A carefully managed CRM system is a beautiful thing. Acting as a central repository where individuals across your business can analyze various customer touchpoints to gauge the health of your sales and marketing operation, it’s both the brain and the beating heart of your organization.
Your CRM system should sit at the very top of your MarTech stack and govern every decision your sales, marketing, and customer service teams make. It should also be a vital resource for your finance department and provide the detailed information your senior leadership team needs to make strategic decisions based on accurate intelligence.
When something is as important as your CRM, it deserves to be appropriately looked after. As such, your CRM system needs careful administration.
Defining the Role of Your CRM Administrator
Regardless of the size of your organization, it’s essential that someone takes charge of and champions the use of your CRM. In a larger organization, this might be a dedicated position. In a smaller team, it’s a position that could be absorbed into a marketing or customer service role. However, whoever looks after your CRM, must do so from a holistic viewpoint. This isn’t a marketing or customer service job — it’s far more important than that.
A good CRM administrator will work across the various departments in your organization (sales, marketing, customer service/support, finance, SLT, etc.) to assess their individual needs before setting up the CRM to meet these expectations. This process begins with the following:
- Careful analysis of legacy software systems and how they integrate with your CRM system of choice. Are they fit for purpose, or do they need updating to reflect the current needs of your business? When legacy systems don’t speak to each other properly, you risk leaving holes in your data that will potentially corrupt campaign strategies across your organization.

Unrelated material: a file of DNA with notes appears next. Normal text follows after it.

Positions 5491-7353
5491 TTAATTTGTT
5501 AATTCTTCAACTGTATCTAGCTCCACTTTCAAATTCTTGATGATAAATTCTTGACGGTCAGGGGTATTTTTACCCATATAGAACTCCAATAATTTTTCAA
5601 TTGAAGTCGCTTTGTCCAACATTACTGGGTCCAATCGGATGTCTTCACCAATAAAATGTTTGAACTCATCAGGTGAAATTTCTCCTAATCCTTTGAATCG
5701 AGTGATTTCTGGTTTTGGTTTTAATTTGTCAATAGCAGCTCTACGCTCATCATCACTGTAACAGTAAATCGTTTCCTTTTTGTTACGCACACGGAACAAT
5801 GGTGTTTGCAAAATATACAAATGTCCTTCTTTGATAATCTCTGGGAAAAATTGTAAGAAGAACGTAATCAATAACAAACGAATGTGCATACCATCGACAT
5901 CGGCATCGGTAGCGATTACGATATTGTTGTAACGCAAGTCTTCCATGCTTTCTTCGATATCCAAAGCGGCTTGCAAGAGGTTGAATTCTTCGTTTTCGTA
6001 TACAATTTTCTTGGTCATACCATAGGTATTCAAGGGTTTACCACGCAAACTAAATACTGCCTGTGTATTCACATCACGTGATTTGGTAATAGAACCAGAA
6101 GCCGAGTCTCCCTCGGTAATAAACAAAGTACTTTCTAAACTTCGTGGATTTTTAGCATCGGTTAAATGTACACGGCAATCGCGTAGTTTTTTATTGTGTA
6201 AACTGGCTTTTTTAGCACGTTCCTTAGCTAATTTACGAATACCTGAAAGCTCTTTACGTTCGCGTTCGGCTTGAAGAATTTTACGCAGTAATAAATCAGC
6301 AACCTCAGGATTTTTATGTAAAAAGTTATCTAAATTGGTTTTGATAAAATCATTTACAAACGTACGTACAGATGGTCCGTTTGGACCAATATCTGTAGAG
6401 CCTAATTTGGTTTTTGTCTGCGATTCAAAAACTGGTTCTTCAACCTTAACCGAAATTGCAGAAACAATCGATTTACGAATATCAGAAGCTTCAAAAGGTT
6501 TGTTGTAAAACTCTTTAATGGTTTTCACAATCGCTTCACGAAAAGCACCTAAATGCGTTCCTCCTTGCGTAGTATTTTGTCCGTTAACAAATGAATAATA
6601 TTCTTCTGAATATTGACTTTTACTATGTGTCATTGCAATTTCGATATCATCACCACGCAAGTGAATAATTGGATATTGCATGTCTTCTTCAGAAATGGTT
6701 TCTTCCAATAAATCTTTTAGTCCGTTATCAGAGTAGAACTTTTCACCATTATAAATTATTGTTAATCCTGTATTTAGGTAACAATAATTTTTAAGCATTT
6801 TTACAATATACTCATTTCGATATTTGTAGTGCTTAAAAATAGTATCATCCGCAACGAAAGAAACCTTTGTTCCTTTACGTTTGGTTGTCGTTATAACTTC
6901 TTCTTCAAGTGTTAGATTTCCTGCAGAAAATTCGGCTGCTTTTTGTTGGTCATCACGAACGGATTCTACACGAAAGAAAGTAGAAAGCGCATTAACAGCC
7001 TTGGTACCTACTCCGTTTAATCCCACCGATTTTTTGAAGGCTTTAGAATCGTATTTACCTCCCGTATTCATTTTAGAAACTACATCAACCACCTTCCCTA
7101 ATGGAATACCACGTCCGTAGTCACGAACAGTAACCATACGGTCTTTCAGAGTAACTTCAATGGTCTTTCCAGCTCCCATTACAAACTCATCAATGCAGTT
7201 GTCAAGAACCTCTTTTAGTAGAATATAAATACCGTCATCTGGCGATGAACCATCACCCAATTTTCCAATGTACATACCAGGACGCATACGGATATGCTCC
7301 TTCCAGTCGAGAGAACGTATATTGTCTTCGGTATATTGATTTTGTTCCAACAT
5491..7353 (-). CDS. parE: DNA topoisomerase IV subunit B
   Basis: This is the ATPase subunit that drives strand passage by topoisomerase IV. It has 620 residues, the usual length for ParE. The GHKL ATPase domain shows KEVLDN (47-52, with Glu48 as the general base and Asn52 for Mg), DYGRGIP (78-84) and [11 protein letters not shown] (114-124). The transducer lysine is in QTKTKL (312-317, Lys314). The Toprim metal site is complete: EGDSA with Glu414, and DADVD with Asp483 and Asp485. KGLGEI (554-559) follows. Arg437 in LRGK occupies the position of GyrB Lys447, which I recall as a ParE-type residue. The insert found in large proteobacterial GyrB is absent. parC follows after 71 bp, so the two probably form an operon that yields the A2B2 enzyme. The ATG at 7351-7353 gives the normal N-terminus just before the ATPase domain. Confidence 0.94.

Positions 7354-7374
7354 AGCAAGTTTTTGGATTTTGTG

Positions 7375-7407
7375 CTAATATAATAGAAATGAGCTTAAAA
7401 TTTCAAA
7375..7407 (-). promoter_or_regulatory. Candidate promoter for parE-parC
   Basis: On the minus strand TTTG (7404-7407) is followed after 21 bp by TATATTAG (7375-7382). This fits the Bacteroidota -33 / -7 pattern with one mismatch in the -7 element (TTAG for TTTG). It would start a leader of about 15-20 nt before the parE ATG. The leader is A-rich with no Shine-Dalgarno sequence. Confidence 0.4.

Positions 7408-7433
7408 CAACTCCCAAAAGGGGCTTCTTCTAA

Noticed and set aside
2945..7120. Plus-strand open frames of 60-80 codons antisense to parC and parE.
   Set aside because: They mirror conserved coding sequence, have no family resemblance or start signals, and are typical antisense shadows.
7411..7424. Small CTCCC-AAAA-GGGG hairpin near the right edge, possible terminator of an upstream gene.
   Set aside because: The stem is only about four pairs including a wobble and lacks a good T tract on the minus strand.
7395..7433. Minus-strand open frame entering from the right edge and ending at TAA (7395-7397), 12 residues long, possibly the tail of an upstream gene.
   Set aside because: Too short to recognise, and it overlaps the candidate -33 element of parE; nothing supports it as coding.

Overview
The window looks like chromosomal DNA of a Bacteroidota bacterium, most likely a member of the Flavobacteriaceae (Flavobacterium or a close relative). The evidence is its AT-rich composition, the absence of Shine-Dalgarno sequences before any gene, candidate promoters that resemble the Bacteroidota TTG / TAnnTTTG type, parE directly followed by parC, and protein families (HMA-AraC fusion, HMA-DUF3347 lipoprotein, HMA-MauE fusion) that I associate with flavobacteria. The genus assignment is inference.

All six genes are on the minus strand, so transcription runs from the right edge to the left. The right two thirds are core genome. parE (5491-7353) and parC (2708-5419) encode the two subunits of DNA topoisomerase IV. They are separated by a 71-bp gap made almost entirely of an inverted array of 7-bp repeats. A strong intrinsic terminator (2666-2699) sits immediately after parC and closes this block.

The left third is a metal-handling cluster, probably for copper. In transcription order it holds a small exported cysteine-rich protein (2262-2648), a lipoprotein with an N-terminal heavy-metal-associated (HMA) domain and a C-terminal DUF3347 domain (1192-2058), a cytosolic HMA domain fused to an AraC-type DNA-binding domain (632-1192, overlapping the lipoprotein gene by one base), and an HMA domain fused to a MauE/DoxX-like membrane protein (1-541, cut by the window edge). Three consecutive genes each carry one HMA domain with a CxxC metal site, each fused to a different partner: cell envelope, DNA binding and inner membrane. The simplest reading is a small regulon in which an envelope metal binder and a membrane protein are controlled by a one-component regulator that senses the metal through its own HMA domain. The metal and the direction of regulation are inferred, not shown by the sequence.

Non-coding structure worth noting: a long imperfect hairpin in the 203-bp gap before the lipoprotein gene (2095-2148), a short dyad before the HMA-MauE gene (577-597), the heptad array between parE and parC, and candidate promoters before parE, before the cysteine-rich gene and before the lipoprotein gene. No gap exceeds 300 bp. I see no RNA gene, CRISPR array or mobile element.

- Identifying any manual processes or offline operations that create opportunities to corrupt data and drive inefficiencies within your organization. Remember, the moment a spreadsheet is shared via email or loaded onto a memory stick (please don’t do this) is the moment you’ve lost any integrity in your data and created multiple views of “the truth.”
- Researching solutions that fill gaps in your CRM strategy and ensure all of your cross-departmental data is aligned, up-to-date, and accurate. Administrators will have several layers of integration to consider. An out-of-the-box integration, like the emfluence Marketing Platform for Microsoft Dynamics, is ideal because it creates a familiar environment within the CRM system and means users don’t have to click between applications. Where standard integrations aren’t available, it may be possible to link applications without hiring a developer using third-party services like Zapier. Bespoke and legacy systems may require more complex integration.